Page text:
Progress and advancements in information and communication technology (ICT) reduces the cost of equipping industrial goods and infrastructural equipment with sensors and connectivity. This trend on the one side makes it very tempting for companies to equip their products with sensors and start pumping data into the cloud, but on the other shifts the focus of IoT applications away from the aspect of value-creation. Therefore the question arises:
How can IoT adopters enforce the value-adding aspects of the technology in their implementation projects?
In cities thousands of hydrants are installed to provide water for construction works or in case of fire. As ubiquitous infrastructural goods, hydrants are the perfect candidate systems to exemplary demonstrate how value-adding implementation of IoT technologies can be achieved.
To illustrate the potential of IoT in fire hydrants and to define the technological components necessary to digitize them, we conducted an explorative development study. It all started by focusing on the three groups of personas involved the most in the interaction with fire hydrants:
To better identify the needs of the users, we started by performing field observations, conducted interviews and built up valuable knowledge about their interaction routines with fire hydrants. The data collected in this phase allowed us to precisely map recurring pain-points in the user interaction patterns, such as steps causing frustration to the users or which required undesired efforts. In particular we identified the following glitches that could be addressed with IoT technology:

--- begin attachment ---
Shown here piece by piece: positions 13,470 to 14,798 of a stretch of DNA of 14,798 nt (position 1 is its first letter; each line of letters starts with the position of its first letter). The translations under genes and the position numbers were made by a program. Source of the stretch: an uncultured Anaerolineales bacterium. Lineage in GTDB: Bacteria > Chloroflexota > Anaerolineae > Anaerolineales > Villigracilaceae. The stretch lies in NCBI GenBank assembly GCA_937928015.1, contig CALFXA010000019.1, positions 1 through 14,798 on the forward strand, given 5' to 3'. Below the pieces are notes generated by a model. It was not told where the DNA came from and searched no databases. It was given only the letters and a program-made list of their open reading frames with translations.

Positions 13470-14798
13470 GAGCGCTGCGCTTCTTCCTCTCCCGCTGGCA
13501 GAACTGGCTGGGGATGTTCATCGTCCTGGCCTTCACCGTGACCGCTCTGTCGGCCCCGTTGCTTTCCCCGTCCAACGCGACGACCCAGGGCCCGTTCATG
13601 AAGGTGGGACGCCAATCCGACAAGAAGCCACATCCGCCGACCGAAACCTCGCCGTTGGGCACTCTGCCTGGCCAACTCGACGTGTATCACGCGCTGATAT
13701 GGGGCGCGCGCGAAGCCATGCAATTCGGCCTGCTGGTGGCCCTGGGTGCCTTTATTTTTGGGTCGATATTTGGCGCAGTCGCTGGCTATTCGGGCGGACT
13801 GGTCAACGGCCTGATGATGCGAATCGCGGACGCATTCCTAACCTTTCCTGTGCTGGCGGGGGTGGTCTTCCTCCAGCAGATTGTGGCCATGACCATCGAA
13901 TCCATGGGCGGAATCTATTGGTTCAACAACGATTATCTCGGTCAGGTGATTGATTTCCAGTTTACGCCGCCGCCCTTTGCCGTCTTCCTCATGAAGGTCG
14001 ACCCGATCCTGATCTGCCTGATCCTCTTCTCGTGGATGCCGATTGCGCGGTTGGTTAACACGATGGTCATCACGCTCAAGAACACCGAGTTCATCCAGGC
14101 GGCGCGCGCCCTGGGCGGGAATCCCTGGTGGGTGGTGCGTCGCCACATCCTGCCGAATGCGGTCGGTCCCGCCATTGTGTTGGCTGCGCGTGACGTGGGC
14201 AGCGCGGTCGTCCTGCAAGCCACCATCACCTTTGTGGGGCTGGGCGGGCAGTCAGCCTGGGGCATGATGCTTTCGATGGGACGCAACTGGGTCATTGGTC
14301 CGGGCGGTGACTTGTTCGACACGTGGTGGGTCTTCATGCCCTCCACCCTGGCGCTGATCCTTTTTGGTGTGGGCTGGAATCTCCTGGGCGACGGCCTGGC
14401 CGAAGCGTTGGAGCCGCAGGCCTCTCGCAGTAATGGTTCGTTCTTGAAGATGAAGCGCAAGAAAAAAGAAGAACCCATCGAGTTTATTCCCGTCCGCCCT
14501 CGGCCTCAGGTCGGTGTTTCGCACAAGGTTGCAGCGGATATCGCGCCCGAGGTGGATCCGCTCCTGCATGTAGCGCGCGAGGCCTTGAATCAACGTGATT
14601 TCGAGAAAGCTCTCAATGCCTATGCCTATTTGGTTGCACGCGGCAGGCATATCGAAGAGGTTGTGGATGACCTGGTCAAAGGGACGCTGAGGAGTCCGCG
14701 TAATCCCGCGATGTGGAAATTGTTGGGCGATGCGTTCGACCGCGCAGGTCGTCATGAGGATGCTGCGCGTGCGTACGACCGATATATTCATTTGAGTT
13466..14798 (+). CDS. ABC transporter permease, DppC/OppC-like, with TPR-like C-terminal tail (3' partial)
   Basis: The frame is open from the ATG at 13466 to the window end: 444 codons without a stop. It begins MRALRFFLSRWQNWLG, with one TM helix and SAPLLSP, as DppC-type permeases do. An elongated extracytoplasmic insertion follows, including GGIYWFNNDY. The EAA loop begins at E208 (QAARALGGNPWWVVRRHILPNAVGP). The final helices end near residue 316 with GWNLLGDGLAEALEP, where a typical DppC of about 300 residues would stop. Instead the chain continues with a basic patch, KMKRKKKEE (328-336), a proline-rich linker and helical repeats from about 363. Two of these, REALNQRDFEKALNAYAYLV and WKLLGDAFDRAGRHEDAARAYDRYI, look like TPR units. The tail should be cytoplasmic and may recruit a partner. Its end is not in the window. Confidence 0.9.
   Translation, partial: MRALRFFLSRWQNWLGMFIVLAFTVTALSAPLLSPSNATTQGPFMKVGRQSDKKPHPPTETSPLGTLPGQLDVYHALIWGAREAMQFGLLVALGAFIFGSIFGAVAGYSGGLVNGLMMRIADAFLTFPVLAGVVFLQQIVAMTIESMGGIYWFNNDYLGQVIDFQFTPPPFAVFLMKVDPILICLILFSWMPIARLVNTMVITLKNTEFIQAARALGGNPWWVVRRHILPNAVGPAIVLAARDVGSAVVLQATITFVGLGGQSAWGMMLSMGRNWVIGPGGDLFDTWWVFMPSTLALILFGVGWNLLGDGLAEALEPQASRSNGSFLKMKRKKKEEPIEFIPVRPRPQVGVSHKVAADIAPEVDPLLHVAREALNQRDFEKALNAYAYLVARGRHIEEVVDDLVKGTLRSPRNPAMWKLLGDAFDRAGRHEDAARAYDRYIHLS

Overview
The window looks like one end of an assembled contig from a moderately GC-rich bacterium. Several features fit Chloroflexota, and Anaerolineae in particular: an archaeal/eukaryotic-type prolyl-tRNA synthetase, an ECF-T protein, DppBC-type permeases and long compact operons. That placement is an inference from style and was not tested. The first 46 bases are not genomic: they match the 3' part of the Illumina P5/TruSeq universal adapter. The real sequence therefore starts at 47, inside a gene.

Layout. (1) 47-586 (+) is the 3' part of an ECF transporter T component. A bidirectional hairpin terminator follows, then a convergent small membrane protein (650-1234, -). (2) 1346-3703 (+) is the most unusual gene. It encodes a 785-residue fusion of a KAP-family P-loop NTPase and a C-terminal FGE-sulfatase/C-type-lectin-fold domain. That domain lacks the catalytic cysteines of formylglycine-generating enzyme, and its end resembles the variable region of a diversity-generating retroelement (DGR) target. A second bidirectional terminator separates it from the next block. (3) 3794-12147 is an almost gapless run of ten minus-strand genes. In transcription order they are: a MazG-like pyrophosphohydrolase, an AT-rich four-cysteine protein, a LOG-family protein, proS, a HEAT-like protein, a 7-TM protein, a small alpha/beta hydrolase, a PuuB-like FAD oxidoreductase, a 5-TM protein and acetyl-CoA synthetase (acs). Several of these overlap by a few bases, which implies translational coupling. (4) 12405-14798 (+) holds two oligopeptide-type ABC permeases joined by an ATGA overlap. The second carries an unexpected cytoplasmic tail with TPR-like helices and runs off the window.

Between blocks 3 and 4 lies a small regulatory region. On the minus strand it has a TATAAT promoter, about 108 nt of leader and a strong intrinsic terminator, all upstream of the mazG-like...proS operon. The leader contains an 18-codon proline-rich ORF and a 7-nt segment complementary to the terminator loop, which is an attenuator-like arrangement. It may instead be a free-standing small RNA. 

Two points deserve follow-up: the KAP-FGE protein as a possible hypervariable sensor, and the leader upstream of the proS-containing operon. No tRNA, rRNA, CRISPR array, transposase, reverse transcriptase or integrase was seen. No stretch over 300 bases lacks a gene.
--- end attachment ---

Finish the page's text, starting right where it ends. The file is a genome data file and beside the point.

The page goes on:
In a second step we applied an agile development approach, and directed our efforts to the design of technical solutions addressing exactly the issues identified in the observation phase. By doing so we could restrict the scope and focus our efforts on the implementation of only three particular sensors allowing to detect the necessary information.
An IoT application called NERO was developed. The working solution comprises three main components, i.e. the NERO sensing add-on, NERO Cloud API and the NERO Web App. The sensing add-on measures usage, water flow and detects the most common issues to be fixed. Measurements are transmitted via LoRaWAN to the NERO cloud API. To enhance the user experience, the NERO Web App enables key users to interact with the hydrant in an application-specific manner, through interfaces and workflows tailored to the particular task of each user. The resulting system NERO
hydrants in Zurich